Published: 28th Feb 2020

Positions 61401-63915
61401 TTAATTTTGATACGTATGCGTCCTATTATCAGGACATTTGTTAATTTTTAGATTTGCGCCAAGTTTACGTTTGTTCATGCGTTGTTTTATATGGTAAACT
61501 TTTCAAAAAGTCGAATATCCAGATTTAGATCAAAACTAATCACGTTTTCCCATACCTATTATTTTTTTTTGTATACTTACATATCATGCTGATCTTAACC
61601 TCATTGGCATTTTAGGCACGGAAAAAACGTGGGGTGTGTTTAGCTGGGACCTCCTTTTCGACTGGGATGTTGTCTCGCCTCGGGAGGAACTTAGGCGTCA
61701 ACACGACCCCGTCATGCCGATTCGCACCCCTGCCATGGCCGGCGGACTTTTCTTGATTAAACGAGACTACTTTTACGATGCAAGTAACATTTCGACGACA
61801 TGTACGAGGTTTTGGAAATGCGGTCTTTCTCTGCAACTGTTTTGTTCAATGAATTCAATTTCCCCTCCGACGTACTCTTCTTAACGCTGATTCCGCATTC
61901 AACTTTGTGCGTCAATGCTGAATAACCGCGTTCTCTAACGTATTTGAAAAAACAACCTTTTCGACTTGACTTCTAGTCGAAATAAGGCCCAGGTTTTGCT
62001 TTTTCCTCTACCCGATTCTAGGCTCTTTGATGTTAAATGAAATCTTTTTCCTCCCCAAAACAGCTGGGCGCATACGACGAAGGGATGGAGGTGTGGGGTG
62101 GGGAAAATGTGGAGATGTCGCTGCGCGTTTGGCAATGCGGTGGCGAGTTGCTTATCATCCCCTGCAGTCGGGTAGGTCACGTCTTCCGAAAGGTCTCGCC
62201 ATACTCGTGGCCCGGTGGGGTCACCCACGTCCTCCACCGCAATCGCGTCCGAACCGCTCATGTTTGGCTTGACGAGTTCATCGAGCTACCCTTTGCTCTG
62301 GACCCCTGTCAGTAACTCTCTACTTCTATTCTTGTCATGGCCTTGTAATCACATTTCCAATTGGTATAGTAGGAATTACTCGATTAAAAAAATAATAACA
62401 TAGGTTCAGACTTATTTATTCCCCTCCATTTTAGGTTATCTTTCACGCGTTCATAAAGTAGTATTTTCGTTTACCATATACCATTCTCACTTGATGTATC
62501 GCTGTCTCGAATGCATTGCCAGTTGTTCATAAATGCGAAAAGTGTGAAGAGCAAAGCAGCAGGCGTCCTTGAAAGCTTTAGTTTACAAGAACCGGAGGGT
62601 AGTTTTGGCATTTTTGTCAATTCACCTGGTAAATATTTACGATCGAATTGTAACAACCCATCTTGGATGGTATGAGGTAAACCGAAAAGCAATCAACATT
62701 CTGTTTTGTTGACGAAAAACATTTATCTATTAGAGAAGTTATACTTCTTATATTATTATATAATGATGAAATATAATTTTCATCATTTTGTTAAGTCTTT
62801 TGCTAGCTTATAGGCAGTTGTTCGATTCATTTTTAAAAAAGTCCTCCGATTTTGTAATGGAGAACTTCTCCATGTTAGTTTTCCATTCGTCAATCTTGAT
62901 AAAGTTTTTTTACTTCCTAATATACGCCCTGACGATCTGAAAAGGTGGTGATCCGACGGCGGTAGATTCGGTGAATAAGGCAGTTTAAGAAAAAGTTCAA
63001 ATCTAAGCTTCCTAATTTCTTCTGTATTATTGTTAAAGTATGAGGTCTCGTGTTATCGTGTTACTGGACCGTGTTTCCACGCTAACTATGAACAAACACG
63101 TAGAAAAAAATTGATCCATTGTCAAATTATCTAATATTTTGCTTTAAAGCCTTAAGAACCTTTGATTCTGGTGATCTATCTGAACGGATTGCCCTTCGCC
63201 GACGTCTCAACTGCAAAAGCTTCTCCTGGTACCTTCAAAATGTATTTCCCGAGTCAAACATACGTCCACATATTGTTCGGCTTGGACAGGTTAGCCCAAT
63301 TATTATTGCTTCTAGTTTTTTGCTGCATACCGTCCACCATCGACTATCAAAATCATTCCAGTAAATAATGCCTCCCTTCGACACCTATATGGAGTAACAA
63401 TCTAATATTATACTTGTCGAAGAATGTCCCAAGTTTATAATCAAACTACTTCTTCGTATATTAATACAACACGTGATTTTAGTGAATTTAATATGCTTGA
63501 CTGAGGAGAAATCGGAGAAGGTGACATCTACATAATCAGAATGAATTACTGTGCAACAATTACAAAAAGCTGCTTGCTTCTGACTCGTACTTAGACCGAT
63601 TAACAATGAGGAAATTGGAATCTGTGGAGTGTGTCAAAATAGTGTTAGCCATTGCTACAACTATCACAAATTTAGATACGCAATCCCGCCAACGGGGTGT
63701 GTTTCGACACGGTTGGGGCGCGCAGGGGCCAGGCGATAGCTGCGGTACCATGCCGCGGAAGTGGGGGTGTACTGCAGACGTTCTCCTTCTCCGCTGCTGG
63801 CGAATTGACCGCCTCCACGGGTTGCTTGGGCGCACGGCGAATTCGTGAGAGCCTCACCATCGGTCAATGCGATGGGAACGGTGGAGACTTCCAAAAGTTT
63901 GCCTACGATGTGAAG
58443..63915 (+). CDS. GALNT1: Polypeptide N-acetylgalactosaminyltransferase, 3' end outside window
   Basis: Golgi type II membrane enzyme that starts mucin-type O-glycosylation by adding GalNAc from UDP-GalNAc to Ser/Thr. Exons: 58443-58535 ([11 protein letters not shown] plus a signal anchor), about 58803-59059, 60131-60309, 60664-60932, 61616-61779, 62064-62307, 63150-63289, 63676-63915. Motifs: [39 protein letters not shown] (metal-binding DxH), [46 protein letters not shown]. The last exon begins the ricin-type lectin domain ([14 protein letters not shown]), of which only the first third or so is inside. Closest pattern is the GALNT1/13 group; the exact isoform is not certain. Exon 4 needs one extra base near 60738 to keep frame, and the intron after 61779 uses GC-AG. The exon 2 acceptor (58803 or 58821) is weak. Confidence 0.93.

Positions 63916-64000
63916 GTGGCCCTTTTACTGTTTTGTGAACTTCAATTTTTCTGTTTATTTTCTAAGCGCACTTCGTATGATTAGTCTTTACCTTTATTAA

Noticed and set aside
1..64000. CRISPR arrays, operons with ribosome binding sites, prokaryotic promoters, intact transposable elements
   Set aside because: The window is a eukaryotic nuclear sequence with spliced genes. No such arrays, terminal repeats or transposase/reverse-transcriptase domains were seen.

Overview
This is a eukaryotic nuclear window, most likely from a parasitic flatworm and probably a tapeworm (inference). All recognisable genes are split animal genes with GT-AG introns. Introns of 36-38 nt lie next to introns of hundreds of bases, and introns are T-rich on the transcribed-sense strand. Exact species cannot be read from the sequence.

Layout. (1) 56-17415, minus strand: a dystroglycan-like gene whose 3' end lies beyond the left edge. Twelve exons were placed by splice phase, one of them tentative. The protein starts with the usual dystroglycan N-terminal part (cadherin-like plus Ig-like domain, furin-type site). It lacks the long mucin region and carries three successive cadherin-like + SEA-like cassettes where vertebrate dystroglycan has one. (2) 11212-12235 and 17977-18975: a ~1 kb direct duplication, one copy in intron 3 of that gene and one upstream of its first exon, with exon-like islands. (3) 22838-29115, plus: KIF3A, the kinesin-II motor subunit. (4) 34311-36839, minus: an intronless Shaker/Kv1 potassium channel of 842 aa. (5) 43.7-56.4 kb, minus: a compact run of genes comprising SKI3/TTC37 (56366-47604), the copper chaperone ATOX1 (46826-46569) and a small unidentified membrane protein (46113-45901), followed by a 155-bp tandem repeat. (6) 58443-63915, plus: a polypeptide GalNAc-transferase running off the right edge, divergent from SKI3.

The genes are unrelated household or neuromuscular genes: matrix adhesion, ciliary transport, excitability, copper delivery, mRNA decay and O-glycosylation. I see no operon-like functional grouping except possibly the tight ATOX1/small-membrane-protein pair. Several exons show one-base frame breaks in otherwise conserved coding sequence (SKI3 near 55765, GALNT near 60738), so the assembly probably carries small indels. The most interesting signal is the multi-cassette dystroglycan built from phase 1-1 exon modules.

Hannah Cloke, professor of hydrology at the University of Reading discusses why communities need to take back control to manage flooding.  February 2020 has brought more than its fair share of bad weather to the north of England, the Midlands and Wales. Shrewsbury, Bewdley and Telford swam in the Severn, while the Ouse invaded York. For some, the adage that it’s grim up north rang true. The recent flooding is a reminder that all parts of the UK are vulnerable to natural hazards, and the costs aren’t just economic. Flood water can enter a building in minutes, but the impact on communities can last years. Flooded homes and businesses take months to clean up and dry out, and the long-term impact on the health and relationships of those affected is often overlooked. Climate change has made some types of floods more likely, but past government policy has ensured that the ensuing crises are worse than … (To read the full article, subscribe below)